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Saturday, 6 December 2014

Vietnam, 50 Years on.

Kennedy – The Beginning
In 1961 the Kennedy administration came into office and inherited the Eisenhower policy of sending military advisors to South Vietnam in support of the Saigon government. The American presence in Vietnam had reached 800 by the close of the Eisenhower era and by 1963 President Kennedy would increase the number of military advisors to 16,000. The first strikes came in 1961 as the Kennedy administration sent war planes with South Vietnamese markings against rural targets where 80% of the population lived and the Viet Cong insurgency had taken root in South Vietnam. The war planes were manufactured in the United States.
When John F. Kennedy first took his seat in the Oval Office, the Viet Cong numbered 300,000. The insurgency was composed of a broad coalition united in opposition to the Saigon government. Its demands included the ouster of American military advisers and the reunification of Vietnam. The Diem regime had banned public assembly, political parties, and even public dancing; its demolition of pagodas and preferential treatment of Catholics had drawn the ire of the mostly Buddhist population. The US began bombing to defeat the resistance to President Diem as it seemed that the regime was not succeeding in defeating the Viet Cong.
By 1962 the US had begun to establish “strategic hamlets” in the country where peasants were held behind barbed-wire enclosures under the watch of South Vietnamese troops. By 1970 5 million Vietnamese peasants were displaced in this way. The pretext was to protect the peasants from the insurgents. At the same time the first use of the so-called rainbow herbicides - most infamously, Agent Orange - was initiated. The aims of the programme were to rapidly defoliate the forestry and kill crops with the hope of denying the Viet Cong cover and food.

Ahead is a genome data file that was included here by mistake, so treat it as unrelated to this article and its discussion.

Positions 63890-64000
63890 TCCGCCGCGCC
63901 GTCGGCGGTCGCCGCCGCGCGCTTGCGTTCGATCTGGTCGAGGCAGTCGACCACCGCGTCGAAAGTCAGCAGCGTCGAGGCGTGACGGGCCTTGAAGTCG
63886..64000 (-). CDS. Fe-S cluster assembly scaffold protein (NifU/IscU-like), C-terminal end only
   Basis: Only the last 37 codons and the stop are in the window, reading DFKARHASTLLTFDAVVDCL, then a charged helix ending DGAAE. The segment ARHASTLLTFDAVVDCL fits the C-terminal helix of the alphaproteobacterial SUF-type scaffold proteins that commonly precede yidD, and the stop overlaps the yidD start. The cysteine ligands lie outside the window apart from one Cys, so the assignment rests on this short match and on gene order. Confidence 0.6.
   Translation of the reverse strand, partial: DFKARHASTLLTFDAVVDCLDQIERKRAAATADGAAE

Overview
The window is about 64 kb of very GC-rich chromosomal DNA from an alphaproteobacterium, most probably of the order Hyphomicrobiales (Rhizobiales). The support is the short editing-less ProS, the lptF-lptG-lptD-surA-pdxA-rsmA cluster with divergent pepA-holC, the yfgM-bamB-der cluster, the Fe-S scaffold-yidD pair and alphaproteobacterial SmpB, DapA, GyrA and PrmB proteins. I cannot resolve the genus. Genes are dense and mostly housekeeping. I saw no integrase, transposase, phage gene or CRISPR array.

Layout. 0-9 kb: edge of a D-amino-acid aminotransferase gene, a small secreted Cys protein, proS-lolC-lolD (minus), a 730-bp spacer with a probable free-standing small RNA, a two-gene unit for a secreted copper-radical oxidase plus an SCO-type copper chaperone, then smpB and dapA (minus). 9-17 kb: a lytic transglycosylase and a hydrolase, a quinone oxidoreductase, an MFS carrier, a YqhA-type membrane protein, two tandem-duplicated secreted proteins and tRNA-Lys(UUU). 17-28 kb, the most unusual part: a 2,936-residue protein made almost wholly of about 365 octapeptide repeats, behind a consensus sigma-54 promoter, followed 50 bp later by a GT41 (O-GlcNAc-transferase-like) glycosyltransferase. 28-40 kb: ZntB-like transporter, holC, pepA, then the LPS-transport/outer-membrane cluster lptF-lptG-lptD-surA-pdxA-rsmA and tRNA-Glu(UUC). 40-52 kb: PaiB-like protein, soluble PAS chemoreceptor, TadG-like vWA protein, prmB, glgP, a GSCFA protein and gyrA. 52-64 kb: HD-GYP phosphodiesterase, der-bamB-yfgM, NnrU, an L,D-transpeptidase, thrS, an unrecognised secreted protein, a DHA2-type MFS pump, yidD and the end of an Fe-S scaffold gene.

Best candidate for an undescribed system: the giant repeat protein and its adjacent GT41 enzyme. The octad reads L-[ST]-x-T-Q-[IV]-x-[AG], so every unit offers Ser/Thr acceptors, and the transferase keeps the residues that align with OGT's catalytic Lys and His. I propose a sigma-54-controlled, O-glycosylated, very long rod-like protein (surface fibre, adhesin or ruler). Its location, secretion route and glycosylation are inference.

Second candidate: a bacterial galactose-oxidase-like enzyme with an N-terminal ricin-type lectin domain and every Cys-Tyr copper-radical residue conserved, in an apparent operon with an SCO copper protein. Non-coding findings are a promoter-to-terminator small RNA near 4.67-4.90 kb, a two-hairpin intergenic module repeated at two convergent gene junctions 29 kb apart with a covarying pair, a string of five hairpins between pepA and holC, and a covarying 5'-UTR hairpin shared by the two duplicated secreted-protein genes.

Eventually the repressive rule of the Saigon government provoked protests from Buddhist monks. A catalytic moment came in May 1963 when South Vietnamese armed forces fired upon Buddhist protestors in the city of Hue on Phat Dan. The Buddhists had been protesting against the ban on their flag on a holy day. The armed forces opened fire on the crowd with live ammunition and killed nine people. Yet more demonstrations followed with President Diem denying his forces had any responsibility for the deaths.

The civil unrest would last until November 1963 at which point the generals of South Vietnam plotted a coup against the sitting government. Popular opposition grew over those six months. In one act of defiance Buddhist monk Thich Quang Duc self-immolated to protest the brutality of the regime. He left a letter reading: “Before closing my eyes and moving towards the vision of the Buddha, I respectfully plead to President Ngo Dinh Diem to take a mind of compassion towards the people of the nation and implement religious equality to maintain the strength of the homeland eternally. I call the venerables, reverends, members of the sangha and the lay Buddhists to organise in solidarity to make sacrifices to protect Buddhism.”

The Kennedy administration understood that this situation was unsustainable and withdrew its aid to the Saigon government in a direct rebuff to President Diem. As the protests continued the US government began to encourage the coup plotters in the South Vietnamese military elite to take action. In November 1963 President Diem was arrested by the army, after an overnight siege of the presidential palace, before being shot and repeatedly stabbed by his bodyguards. His death signalled the end of the Diem government and gave way to direct military rule. The US role is confirmed by the Pentagon Papers: “We maintained clandestine contact with [the plotters] throughout the planning and execution of the coup and sought to review their operational plans and proposed new government”.
Johnson – Escalation

The end of the Diem regime did not signal the end of US commitments, in fact, according to the Pentagon Papers, “our complicity in his overthrow heightened our responsibilities”. Not long after this Kennedy was assassinated on November 22 1963. Vice President Lyndon B. Johnson assumed the responsibilities of the presidency and would go on to strengthen the war effort even further. Before the shooting President Kennedy spoke at a breakfast held at the Fort Worth Chamber of Commerce: